As writers ourselves — even if we happen to be of the “ink-stained wretch” variety — we’re constantly reading, whether it’s for the job or otherwise.
And when we’re ensconced in otherwise, we read (and not just Twitter posts, text messages and anything else that passes for literary discourse these days) for the sheer pleasure of it. But our tastes are quite different, as you’ll see below, where we discuss what’s holding our interest these days.
By the way, staff writer Sasha Rogelberg gets a pass here, as their contribution is a full-blown review of “Something Wild’ by Hannah Halperin, which you can find directly above this article.
Gabe Kahn, editor-in-chief
“The Premonition: A Pandemic Story,” by Michael Lewis (W. W. Norton & Co., 2021)
I’ve been hooked on Michael Lewis ever since 2003 when I read “Moneyball.” Not only was he ahead of the curve (or maybe the slider?) in presaging baseball’s advanced-statistics era, somehow he even made numbers fun.
This time Lewis set out to find who was responsible for the United States’ botched response to the COVID-19 pandemic, expecting the breadcrumbs to lead directly to former President Donald Trump. But while neither Trump nor his administration was blameless — far from it — in Lewis’ telling, during his deep dive into the actions that led to the death of thousands of Americans, he found a systemic failure in government that was years, and administrations, in the making.
Because of the gradual politicization of health departments, officials acted as if “First, do no harm” applied to government leaders at the top of the food chain, and determined that the best way to accomplish that goal would be to do nothing at all, to tragic effect. Lewis tells the story through the eyes of multiple state and federal officials who saw it coming and tried to sound the alarm, which accomplished little other than derailing their own promising careers.
Yes, reading “The Premonition” is a little like watching a car crash in slow motion, but as with “Moneyball,” Lewis manages to write a page-turner nonetheless.
Andy Gotlieb, managing editor
“Wrong Alibi,” by Christina Dodd (HQN, 2020)
“The “Wrestler’s Cruel Study,” by Stephen Dobyns (W.W. Norton & Co., 1995)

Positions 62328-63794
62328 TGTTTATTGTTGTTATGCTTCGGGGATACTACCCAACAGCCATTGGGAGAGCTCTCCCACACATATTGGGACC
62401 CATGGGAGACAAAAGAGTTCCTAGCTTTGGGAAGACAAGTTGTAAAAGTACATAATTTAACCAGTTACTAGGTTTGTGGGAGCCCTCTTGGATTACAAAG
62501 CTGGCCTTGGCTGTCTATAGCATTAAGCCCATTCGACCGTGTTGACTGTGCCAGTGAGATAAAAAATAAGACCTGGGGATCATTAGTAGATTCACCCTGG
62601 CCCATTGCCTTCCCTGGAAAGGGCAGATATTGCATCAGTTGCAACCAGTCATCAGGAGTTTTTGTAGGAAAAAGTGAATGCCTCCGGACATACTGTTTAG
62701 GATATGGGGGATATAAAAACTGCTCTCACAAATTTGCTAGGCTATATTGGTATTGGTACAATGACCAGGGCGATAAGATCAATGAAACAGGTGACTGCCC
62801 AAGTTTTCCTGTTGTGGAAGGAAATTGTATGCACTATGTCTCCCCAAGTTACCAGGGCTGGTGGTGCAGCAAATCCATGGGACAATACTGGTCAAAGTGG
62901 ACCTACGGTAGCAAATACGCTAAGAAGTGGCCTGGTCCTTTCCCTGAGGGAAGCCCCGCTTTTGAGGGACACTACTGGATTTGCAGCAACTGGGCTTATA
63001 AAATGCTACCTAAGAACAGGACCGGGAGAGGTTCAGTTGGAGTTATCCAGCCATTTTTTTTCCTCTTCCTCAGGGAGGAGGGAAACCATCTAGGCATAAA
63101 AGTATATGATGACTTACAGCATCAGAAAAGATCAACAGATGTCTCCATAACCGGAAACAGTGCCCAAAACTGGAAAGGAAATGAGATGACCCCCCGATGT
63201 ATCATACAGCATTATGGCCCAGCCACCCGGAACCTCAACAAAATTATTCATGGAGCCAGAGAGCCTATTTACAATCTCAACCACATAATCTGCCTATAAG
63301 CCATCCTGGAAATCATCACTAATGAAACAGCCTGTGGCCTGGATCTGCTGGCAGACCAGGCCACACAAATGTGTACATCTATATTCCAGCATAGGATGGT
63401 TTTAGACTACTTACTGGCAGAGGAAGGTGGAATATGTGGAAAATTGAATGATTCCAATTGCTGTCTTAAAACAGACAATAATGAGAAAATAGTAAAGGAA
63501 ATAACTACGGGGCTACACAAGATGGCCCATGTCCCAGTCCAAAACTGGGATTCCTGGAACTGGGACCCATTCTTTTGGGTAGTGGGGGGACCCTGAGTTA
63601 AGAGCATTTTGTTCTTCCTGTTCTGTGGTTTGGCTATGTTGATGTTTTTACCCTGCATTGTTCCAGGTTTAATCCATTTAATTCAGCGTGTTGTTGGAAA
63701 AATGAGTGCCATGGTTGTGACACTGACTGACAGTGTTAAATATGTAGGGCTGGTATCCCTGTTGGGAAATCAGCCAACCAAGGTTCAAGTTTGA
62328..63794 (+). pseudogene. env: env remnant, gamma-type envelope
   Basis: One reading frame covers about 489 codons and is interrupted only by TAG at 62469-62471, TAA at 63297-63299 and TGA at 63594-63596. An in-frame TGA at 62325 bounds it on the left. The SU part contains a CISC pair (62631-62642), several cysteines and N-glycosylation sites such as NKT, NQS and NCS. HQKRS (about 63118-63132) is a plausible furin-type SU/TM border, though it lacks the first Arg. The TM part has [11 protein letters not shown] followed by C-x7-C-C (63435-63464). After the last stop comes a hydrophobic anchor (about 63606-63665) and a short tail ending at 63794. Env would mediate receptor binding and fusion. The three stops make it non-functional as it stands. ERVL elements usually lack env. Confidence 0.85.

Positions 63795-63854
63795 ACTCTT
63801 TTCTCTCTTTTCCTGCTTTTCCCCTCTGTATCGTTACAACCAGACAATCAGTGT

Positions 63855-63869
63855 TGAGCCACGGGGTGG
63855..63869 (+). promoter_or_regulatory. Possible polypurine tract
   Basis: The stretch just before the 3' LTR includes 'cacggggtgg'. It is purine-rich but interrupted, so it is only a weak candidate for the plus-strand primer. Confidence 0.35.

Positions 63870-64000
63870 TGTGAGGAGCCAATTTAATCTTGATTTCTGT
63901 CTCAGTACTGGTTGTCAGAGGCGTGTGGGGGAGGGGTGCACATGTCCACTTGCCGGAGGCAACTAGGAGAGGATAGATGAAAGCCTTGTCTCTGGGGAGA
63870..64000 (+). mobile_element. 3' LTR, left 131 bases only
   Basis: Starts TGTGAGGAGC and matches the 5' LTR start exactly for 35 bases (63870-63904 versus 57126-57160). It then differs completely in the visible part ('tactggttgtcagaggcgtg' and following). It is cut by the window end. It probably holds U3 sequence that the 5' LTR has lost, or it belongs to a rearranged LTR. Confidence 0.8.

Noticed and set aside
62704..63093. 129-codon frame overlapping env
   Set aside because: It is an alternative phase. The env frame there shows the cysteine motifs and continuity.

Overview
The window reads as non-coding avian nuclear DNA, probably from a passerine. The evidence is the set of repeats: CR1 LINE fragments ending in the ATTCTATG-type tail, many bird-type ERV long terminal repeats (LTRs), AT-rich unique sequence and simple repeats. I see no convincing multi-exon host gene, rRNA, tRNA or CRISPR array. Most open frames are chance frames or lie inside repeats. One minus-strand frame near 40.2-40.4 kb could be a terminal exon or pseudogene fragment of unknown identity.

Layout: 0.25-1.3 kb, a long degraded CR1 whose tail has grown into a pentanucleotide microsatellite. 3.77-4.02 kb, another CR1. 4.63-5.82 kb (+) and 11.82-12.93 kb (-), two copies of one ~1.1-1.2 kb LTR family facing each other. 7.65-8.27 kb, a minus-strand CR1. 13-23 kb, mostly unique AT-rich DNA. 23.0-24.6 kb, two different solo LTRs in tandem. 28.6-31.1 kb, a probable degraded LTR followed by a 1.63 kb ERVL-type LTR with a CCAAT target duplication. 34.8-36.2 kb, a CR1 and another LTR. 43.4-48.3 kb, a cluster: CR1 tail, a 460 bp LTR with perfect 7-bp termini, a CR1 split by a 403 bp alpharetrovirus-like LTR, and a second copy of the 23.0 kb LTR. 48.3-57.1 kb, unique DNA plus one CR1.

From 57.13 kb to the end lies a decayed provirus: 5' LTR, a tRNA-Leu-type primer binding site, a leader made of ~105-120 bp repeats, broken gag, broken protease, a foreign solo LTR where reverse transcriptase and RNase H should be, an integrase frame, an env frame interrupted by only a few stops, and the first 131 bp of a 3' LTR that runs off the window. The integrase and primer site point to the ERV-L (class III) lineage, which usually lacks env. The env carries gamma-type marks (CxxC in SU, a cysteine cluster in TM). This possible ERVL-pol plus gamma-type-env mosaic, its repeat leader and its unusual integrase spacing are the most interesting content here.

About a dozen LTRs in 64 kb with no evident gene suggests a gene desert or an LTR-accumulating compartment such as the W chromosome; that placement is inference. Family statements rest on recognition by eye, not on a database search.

Two rather different books sit atop the nightstand these days.
“Wrong Alibi” is a conventional bestseller type of thriller, complete with an interesting protagonist looking to get revenge on the man who set her up for murder, a compelling setting and a couple twists and turns.
It’s the kind of story that easily could be adapted for the big screen.
That said, it’s well-written and moves briskly along, making it an ideal beach read — particularly when it’s 90 degrees in Margate, and Evie, the main character, is dealing with subzero Alaskan temperatures.
Then there’s “The Wrestler’s Cruel Study,” which I saw on my parents’ bookshelves, sitting there years after it was a book club read. Having read a couple of Stephen Dobyns’ horror-thriller books years earlier — and remembering that he had a knack for turning a pretty good phrase — I dug in.
But “The Wrestler’s Cruel Study” is the opposite of a beach read. While the premise seems tailor-made for the mass market — pro wrestler Michael Marmaduke, aka Marduk the Magnificent, seeks to find his abducted fiancée — Dobyns goes far deeper than just a conventional story.
Instead, the author plumbs the depths of society, considers various philosophies and, for all I know, the meaning of life. Not the typical kind of stuff to read at 11:30 p.m. before drifting off to sleep, but thought-provoking nonetheless.
Eleanor Linafelt, staff writer
“Everybody,” by Olivia Laing (W.W. Norton & Co., 2021)
“Everybody” is “a book about freedom,” as the subtitle states, and Olivia Laing tackles this broad subject with an equally broad overview of people and movements who have resisted various forms of oppression over the past century.
Each of the eight chapters focuses on a different threat to bodily freedom, from climate change to incarceration to racism. Laing provides a detailed look into the lives of figures who have grappled with restrictions on their freedom, including Susan Sontag, Malcolm X and Magnus Hirschfeld. “Everybody” is most compelling when Laing’s voice comes through; her autobiographical anecdotes and cultural analyses are refreshing amidst the sometimes tedious historical information.
The consistent thread throughout the book is Wilhelm Reich, a German psychoanalyst and protégé of Sigmund Freud who was forced to flee Berlin after the Nazis came to power. Laing weaves details of his fascinating and unusual life through each chapter, tying together complex struggles for freedom across countries and decades.
Leah Snyderman, intern
“Pride and Prejudice,” by Jane Austen (Penguin Books, 2002 reprint, 1813 original publication)
Jane Austen’s iconic “Pride and Prejudice” lives up to its long-lived hype, but it is so much more than a romance novel.
It’s the story of Elizabeth Bennet’s journey in discovering love. On a night during courting season, the Bennet family attends a ball when new faces walk in: Charles Bingley and Fitzwilliam Darcy. Elizabeth and Mr. Darcy begin a rivalry when Elizabeth overhears him speaking negatively about her, and decides then and there to hate him. The story follows Elizabeth and Darcy’s journey through life as their prides and prejudices fight to take over.
Austen’s writing style is nothing short of brilliant. The way she is able to create her characters with such depth and complexity made them feel that much more real. Her satirical elements provided authorial commentary on early 19th-century English society.
This book deserves its label as a classic; it’s truly timeless.